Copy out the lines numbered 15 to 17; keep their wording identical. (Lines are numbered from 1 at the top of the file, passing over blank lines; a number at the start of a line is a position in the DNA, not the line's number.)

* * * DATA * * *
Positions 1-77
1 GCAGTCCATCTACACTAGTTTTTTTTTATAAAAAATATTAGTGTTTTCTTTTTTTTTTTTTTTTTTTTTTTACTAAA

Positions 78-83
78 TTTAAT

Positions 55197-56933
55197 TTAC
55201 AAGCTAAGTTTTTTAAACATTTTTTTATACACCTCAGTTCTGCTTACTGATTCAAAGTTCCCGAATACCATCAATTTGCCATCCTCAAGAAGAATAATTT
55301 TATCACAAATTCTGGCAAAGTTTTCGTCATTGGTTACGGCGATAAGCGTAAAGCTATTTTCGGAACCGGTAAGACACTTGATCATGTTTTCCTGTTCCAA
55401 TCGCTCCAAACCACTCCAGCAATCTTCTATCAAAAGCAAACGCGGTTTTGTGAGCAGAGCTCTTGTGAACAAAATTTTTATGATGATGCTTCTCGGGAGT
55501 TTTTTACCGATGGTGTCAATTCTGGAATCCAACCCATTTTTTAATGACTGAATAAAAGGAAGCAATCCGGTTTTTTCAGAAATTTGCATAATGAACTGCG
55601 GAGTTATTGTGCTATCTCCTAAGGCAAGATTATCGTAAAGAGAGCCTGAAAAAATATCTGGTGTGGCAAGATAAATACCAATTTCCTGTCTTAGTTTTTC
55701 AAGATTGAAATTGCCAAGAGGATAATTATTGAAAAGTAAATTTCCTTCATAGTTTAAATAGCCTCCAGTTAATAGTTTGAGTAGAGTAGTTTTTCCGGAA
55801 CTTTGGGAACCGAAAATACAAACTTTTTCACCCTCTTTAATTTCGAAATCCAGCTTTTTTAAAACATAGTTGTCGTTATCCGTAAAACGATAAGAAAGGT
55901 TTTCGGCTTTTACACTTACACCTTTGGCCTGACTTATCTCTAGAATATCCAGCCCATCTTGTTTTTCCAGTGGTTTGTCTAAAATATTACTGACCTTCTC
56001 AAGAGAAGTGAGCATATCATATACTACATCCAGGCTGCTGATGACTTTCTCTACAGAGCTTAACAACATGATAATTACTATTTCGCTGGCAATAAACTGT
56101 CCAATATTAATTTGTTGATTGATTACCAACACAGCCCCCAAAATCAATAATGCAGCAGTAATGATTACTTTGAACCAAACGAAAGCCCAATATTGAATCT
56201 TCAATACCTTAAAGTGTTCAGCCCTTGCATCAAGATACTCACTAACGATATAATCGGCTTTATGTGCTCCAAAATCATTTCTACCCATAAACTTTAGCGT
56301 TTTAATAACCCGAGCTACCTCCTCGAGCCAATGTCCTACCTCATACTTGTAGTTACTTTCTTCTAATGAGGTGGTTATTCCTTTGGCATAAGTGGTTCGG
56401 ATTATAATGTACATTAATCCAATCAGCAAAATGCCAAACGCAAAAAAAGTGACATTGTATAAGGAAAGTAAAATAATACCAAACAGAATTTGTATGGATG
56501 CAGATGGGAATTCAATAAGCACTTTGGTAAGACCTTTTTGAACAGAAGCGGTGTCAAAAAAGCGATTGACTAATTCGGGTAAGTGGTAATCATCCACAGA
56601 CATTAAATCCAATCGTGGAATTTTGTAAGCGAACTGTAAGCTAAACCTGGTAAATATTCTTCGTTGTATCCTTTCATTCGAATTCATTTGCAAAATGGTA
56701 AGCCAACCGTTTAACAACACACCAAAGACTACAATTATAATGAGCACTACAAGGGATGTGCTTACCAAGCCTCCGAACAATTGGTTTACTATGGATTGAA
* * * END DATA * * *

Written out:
56001 AAGAGAAGTGAGCATATCATATACTACATCCAGGCTGCTGATGACTTTCTCTACAGAGCTTAACAACATGATAATTACTATTTCGCTGGCAATAAACTGT
56101 CCAATATTAATTTGTTGATTGATTACCAACACAGCCCCCAAAATCAATAATGCAGCAGTAATGATTACTTTGAACCAAACGAAAGCCCAATATTGAATCT
56201 TCAATACCTTAAAGTGTTCAGCCCTTGCATCAAGATACTCACTAACGATATAATCGGCTTTATGTGCTCCAAAATCATTTCTACCCATAAACTTTAGCGT